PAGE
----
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NEW YORK -- Cigarette sales have continued to plunge in New York City following a hefty tax increase this summer.
One-third as many cigarettes were sold in September than in June, the month before the city raised its tax from 8 cents a pack to $1.50. Coupled with a state tax that was also bumped up to $1.50 four months earlier, the average price of a pack in the city is now $7.50.
Sales were immediately cut in half the first month, and sales have since dropped nearly a third more, from 29.2 million packs in June to only 10.5 million packs in September, according to the City Department of Finance.
Mayor Michael Bloomberg, who is also pushing to ban smoking at bars and restaurants in the city, hoped the higher taxes would discourage people from smoking. But there is still no data on how many people have changed their habit and how many are leaving the five boroughs to buy cigarettes, at nearly half the price in some places.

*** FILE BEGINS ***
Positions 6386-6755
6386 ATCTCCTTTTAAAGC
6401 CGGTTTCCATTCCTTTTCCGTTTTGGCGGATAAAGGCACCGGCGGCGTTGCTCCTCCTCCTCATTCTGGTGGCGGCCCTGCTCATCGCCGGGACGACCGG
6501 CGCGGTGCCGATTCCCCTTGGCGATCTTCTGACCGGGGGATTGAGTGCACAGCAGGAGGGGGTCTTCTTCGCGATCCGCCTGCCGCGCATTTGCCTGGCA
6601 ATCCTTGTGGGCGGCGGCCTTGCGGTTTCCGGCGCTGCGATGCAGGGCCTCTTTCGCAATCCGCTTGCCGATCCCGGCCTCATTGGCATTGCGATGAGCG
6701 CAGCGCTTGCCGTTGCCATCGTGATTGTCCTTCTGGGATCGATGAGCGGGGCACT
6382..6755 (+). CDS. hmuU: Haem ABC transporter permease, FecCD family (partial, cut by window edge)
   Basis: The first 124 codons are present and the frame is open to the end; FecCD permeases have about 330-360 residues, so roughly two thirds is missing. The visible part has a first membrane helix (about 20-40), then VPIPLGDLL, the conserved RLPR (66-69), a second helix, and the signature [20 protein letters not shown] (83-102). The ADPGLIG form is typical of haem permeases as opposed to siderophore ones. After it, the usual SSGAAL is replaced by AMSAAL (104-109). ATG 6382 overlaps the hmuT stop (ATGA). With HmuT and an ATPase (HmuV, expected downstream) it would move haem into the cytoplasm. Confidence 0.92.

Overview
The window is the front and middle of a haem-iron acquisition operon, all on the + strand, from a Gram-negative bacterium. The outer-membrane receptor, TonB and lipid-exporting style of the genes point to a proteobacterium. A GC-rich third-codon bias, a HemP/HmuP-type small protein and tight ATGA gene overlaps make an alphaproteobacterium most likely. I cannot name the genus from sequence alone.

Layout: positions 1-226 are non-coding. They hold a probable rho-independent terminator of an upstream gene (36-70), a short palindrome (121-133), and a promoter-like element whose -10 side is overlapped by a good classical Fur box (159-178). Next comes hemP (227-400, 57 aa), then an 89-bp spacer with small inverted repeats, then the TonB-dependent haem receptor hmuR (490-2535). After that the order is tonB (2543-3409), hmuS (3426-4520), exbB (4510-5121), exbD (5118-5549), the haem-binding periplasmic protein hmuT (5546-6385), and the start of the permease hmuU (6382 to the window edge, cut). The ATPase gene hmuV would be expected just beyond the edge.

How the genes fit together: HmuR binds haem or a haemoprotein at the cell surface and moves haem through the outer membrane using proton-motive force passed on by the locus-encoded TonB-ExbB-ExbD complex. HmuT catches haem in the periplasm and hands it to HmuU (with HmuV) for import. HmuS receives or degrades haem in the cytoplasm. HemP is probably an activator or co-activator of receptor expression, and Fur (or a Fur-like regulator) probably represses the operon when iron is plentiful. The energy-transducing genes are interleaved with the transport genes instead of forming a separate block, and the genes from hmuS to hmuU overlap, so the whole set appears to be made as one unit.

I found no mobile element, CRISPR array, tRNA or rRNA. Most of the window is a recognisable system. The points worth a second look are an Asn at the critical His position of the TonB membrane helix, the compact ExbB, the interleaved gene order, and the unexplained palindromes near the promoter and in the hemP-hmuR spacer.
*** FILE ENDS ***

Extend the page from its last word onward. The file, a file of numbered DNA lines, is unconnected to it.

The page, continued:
The city is still in no danger of losing revenue from the tax change. The nearly 2,000-percent increase in the tax is more than enough to offset the drop in sales.